Gone But Not Forgotten
Judith Davidsen -- Interior Design, 3/1/2007 12:00:00 AM
"The instinct to survive has been one of man's greatest endowments," Interior Design founding editor-publisher Harry V. Anderson wrote of the atom bomb in 1960. He added that design could be a powerful survival tool. While the American Institute of Decorators agreed with him, so did the U.S. government, which presumed that confinement in a bare-bones fallout shelter could take an emotional toll. (Lockdown was supposed to last two weeks, determined to be the extent of the radioactive period following an atomic blast.) Because even having such an ominous thing on the premises might set people on edge, the solution was a regular-looking room that could function as a shelter if the bomb dropped.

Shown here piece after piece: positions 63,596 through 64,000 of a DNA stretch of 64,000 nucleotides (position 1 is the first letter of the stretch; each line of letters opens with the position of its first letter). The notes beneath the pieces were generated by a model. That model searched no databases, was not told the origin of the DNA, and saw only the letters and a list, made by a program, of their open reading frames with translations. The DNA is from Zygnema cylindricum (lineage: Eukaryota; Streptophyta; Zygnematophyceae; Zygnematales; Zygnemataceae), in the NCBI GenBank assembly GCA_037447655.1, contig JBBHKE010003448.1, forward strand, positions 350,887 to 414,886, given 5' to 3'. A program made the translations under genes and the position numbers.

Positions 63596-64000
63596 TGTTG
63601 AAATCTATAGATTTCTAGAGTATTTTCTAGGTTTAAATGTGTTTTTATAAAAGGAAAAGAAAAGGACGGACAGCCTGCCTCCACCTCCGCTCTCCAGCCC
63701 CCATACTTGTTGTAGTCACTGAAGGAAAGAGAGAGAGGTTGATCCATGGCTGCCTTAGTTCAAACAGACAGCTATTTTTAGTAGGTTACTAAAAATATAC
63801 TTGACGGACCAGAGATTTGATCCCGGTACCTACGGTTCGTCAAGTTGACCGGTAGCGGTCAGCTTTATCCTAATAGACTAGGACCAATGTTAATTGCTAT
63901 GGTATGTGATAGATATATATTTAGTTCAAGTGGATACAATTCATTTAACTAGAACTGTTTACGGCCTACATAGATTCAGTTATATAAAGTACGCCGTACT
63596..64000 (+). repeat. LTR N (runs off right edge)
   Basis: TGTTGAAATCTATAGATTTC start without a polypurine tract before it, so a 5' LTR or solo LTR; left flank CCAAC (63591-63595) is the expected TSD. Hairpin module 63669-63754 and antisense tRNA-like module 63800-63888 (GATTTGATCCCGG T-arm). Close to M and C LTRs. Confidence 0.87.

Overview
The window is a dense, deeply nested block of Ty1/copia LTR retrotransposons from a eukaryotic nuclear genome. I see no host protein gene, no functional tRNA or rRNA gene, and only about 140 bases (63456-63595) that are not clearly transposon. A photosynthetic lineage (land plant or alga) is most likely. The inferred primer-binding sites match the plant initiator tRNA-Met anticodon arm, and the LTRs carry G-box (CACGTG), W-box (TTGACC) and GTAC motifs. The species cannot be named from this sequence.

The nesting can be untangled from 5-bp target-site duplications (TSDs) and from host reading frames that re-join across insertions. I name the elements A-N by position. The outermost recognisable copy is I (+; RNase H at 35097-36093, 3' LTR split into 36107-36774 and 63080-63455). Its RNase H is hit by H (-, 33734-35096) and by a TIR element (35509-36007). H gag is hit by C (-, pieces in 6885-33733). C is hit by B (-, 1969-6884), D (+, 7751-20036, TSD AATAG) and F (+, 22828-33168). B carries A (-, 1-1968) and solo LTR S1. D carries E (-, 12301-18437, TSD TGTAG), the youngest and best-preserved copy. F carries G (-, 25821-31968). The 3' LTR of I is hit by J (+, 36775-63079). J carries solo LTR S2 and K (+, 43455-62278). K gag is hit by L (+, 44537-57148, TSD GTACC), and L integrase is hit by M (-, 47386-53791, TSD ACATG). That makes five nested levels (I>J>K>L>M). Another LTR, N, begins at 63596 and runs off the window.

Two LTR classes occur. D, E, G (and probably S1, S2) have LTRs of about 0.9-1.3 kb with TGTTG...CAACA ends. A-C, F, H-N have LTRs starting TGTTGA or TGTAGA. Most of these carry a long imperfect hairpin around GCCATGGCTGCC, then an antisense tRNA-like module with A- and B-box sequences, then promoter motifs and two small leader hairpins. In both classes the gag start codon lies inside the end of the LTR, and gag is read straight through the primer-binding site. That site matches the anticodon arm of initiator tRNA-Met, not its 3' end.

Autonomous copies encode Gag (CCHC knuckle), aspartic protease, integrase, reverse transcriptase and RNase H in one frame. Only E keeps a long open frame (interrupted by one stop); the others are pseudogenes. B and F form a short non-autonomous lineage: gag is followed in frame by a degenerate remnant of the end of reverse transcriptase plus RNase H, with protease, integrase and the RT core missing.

Known as the "family room of tomorrow," a pilot shelter designed by a former AID president was installed in the lobby of Chicago's Merchandise Mart in 1960. Members from California, Florida, Missouri, New York, and Texas contributed additional plans, all geared to boosting morale in case of an attack—or enhancing aesthetics and functionality in the absence of one. The Mart model featured a flush toilet that converted easily to chemicals and vinyl floor tiles laid for hopscotch. One member's idea used two weeks' worth of bottled water as abstract sculpture.
At a similar exhibition in Washington, D.C., film projectors appeared in several fallout-shelter models. One designer even pointed out that the heavy-duty construction of a shelter made it the perfect place to play ear-splitting music without incurring fallout from the neighbors.